U.S.$9 Million Earmarked for Value Addition Know-How in Uganda

TradeMark East Africa, (TMEA) , a non-profit consultancy promoting regional trade, will spend $9m for highlighting agriculture as a way of increasing internal production and reduction trade deficiency.

According to TMEA Chief Executive Office, Frank Matsaert, the problem of the depreciating shilling against the US dollar is due to trade imbalances caused by a nation exporting less and importing far more.

He said this can be solved if governments and the private sector encourage more internal production and investments hence reducing on the amount of goods that are imported in Uganda.

“Agriculture remains the less exploited area that has potential to reverse the status of Uganda’s economy. Uganda is largely an agricultural based economy and if improvements are made in the local food and cash crop production, Uganda can become the greatest exporter of foodstuffs to the whole world and this will help Uganda to balance its import and export trade,” he told East African Business Week recently.

He said, “We are going to embark on an extensional plan to help farmers in modernizing agriculture and also focus on packaging by adding value to the agriculture goods so that they can compete favourably on the global market. We plan to invest over $9 million by 2016.”

He said lack of a regional standards bureau was also a handicap. “The national standard bureaux can remain in place in addition to one regional standard bureau that can actually sent the standards that these other bureaus can follow,” he said.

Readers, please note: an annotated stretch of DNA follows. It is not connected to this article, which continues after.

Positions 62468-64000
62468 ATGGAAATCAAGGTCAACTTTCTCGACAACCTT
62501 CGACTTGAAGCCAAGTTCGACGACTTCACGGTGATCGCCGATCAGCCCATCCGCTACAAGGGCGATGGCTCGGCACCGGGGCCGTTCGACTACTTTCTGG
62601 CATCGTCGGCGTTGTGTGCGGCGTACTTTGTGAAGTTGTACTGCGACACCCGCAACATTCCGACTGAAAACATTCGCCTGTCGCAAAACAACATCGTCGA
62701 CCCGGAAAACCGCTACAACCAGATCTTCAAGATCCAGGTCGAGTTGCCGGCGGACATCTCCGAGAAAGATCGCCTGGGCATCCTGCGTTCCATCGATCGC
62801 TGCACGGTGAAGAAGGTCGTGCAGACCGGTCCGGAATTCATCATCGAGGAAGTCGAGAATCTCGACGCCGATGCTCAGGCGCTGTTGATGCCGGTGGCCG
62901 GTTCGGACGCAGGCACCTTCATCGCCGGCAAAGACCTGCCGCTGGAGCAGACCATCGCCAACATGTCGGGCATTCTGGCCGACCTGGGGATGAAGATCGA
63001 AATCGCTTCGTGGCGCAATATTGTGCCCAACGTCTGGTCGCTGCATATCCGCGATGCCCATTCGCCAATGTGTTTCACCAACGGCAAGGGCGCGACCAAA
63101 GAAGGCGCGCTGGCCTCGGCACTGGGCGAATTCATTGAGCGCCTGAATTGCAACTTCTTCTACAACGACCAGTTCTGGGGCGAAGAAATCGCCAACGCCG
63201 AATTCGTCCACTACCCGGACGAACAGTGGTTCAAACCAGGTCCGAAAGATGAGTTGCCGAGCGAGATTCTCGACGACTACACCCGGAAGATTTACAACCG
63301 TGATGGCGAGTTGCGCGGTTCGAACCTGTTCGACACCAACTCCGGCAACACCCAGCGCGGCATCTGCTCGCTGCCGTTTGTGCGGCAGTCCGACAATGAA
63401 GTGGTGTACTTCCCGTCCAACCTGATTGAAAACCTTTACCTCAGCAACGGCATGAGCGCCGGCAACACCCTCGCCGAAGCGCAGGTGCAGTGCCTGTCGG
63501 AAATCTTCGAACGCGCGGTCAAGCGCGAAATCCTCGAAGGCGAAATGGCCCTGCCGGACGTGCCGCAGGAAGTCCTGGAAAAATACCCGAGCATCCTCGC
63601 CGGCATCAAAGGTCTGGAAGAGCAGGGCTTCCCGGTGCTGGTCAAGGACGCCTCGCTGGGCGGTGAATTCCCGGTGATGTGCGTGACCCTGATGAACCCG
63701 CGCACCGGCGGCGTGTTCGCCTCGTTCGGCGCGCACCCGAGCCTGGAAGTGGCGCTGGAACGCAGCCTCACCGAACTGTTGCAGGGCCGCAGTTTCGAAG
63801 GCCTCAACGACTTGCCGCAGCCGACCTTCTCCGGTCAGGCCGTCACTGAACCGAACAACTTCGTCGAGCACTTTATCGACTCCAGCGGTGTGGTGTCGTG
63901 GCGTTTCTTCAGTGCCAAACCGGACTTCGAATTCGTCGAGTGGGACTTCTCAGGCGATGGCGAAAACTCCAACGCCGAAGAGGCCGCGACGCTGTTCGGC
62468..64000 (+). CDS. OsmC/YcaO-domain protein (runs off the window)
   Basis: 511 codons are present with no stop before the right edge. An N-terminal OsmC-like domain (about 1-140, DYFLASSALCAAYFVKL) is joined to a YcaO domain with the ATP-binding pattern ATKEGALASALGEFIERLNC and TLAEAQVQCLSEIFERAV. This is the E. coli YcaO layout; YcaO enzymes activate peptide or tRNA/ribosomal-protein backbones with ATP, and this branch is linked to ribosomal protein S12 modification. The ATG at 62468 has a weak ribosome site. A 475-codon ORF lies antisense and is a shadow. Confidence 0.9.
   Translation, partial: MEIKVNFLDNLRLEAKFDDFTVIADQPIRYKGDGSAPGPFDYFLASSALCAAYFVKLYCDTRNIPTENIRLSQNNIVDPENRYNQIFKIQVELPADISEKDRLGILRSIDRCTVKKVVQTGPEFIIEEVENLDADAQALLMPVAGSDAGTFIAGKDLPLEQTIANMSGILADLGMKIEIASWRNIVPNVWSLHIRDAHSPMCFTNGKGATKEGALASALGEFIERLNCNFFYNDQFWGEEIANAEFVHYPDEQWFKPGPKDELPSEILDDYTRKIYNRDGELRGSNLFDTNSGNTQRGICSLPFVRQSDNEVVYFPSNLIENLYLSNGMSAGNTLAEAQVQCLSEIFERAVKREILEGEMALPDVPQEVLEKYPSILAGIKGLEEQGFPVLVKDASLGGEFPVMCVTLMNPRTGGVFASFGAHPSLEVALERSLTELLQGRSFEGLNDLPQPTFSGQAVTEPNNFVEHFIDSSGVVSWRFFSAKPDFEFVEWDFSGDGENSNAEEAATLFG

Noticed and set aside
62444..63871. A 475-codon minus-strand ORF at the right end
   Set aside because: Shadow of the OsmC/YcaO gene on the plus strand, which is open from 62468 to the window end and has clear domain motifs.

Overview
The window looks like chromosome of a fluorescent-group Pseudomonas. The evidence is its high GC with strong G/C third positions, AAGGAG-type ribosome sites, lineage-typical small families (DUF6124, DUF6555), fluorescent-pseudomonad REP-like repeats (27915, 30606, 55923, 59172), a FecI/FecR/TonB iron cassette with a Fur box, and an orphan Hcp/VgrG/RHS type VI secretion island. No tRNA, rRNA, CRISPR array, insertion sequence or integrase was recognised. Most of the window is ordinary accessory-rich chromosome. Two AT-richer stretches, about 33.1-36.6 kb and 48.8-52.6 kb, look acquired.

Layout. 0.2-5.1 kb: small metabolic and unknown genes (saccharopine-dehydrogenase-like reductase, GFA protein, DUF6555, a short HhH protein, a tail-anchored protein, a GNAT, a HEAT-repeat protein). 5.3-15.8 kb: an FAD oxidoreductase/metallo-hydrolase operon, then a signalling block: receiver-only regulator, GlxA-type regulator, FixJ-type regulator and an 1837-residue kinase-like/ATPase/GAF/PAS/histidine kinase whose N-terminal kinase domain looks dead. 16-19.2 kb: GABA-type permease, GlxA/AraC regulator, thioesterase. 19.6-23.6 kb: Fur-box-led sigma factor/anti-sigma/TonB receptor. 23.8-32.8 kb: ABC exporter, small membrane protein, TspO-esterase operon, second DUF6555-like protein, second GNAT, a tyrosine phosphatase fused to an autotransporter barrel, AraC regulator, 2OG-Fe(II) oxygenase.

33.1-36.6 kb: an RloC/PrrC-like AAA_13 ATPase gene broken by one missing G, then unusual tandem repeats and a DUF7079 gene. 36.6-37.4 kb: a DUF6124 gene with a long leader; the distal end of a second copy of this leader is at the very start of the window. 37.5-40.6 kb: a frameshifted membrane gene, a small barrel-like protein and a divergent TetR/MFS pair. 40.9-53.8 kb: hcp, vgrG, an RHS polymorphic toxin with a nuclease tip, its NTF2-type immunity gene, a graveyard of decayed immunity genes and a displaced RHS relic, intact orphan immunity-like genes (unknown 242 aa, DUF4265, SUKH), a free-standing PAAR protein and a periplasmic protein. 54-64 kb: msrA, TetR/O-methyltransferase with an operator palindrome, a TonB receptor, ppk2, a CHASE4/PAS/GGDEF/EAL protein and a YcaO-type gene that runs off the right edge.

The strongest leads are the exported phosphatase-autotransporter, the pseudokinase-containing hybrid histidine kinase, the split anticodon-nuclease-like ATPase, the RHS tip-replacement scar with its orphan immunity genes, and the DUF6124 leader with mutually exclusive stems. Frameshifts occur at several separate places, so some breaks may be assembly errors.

Allen Asiimwe, the TMEA Country Manager for Uganda said the plan to invest in agriculture is a follow up on helping small business owners and women, particularly those involved in agriculture. “We have been working with women and the plan to invest in the agriculture sector is a way of helping these women to earn more from the work they do every day. We want to help a common tomato seller find a way of crossing the border and find a bigger and more competitive market for her goods. This can only be done if barriers like poor standards of most of the products are eliminated. We intend to do this by educating farmers on improved methods of farming and packaging. We hope to see a real change in the agriculture sector and also in the general public by creating more jobs through the agriculture sector,” Asiimwe said.

Source : East African Business Week



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